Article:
Saturday, August 15, 2009

Woodstock as Facebook

I had not seen my first birthday when Woodstock started forty years ago today. However, that 1969 music festival's shadow has extended to my generation. For us, Live Aid (1985) was like our Woodstock. Granted, only people in London and Philadelphia got to see the concerts in person but millions of us around the world gave up a day to plop in front of a television and watch act after act. It was fantastic even though my dad asked for (and was given) the keys to my 1973 Dodge Dart. He was mad at me but he got over it. I got my keys back, .

As the fortieth anniversary of Woodstock occurs today, Saturday, 15 August, we will all be inundated with tributes and remembrances. A good one appeared in last Sunday’s New York Times. “Moment of Muddy Grace - The Enduring Appeal of Woodstock,” by JohnParales , is one man’s thoughts on attending the concert back in 1969 and what Woodstock has meant in the decades since. The Times also has slide shows andpodcasts. Check’em out if you’ve got a mind to.

One particular passage in Parales’ story is this quote:
When the hippie subculture surfaced en masse at Woodstock, two years after the Summer of Love, it was still largely self-invented and isolated. There were pockets of freaks in cities and handfuls of them in smaller towns, nearly all feeling like outsiders. For many people at the festival, just seeing and joining that gigantic crowd was more of a revelation than anything that happened onstage. It proved that they were not some negligible minority but members of a larger culture — or, to use that sweetly dated term, a counterculture.
As I write this post, I'm watching the "Woodstock" movie (1970) for the first time. It's a little surreal to see scenes I've heard about for years. In the segment juxtaposing the skinny dipping youth and the angry older generation, a young girl swimming echoes the same sentiments. "You realize you're not the only one in your city doing the same things," she says.

I’m old enough to remember the days when Entertainment Tonight and Rolling Stone were the only outlets for news about music and events. On the book publicity front, a few additional outlets existed--newspaper book reviews primarily--but not many. Word-of-mouth was the primary communication means: one guy loans another his new album featuring a new band; a gal loans her friend a book by a new, favorite author; new movies were foretold by trailers in movie theaters. One by one, groups formed and, even amid these various groups, longed a question: are we alone?

Parales’ comment about Woodstock is so simple it’s meaning is easy to miss. Woodstock was like a giant Facebook fan page. For the kids who thought they were alone in their musical and cultural tastes could point to Woodstock and say, “Yeah, I’m part of that.” The movie acted as further evidence. The youth and the older generation could watch what went on in New York forty years ago this weekend and learn from it. The youth could get some affirmation that they were not alone. The older generation could look upon it and, possibly, realize it ain't all bad. The presence of Woodstock must have been like a ton of bricks coming off common shoulders.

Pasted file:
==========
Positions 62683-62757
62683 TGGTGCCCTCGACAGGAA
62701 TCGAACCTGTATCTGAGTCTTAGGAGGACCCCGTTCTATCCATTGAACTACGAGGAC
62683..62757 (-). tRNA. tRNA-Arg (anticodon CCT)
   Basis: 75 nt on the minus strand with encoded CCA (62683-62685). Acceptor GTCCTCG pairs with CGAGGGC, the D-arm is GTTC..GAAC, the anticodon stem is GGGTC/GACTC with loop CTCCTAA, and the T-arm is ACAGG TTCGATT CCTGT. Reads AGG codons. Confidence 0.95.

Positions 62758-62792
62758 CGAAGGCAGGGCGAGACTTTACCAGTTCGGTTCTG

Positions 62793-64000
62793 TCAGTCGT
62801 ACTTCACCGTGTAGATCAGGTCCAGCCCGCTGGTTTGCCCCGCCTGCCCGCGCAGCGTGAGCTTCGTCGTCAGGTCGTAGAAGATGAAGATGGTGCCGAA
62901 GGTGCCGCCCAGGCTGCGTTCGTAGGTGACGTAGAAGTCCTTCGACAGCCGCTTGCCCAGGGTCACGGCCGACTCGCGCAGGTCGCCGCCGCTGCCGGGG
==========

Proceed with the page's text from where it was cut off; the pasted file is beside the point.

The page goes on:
The Internet has fundamentally altered the landscape. Crime fiction fans or devoted followers of a particular band's music merely have to log on and discover a place on the Internet to find folks who like the same things. We have Facebook where anyone can make a fan site for any sub-sub-sub genre they like: quilters who love jazz; cat fanatics who love math; or any political sub-group you can think of. Loners and other kids (and adults, too) on the fringes of society have a place to commune with others. We know we can find solace online with other like-minded individuals. It’s reassuring if not still isolating. And we can still be naked, at home, if we want to be.

Woodstock as Facebook. I don’t think it’s that far of a stretch. Do you?


pattinase (abbott) said...

My memory of Woodstock. We were at the beach in New Jersey with my parents. They got a call that my brother had been arrested in Woodstock because some grass had been found in the glove compartment of their borrowed car. He was seventeen. He and his two friends spent the night in jail. This is really his Woodstock story, I guess.
This little incident haunted him for years.

Steve Weddle said...

The idea of Woodstock as community gathering place vs Facebook is interesting.

I wonder about the personal nature of the interactions.

If someone makes some comments on, say, the Nipsey Russell fanpage, I can comment or message that person. You can splinter off into sub-groups within that larger sub-group. At some level, it's a matter of selecting a more and more narrow classification for yourself, I suppose.

Woodstockers who like Country Joe and Hendrix, over this way.

Facebook has a groovy little ability to show friends and pages you have in common with someone else. How much easier than actually chatting someone up.

That you can find other folks on the Facebooks who likes Murakami AND Richard Stark fascinates me. And Facebook is less muddy than Woodstock. Also, it's less dirty than the Twitters, especially considering all the pr0n-bots who keep following me.

Charles Gramlich said...

the 60s didn't hit Arkansas until the mid 70s and by that time I wasn't into it. Never did learn much about it.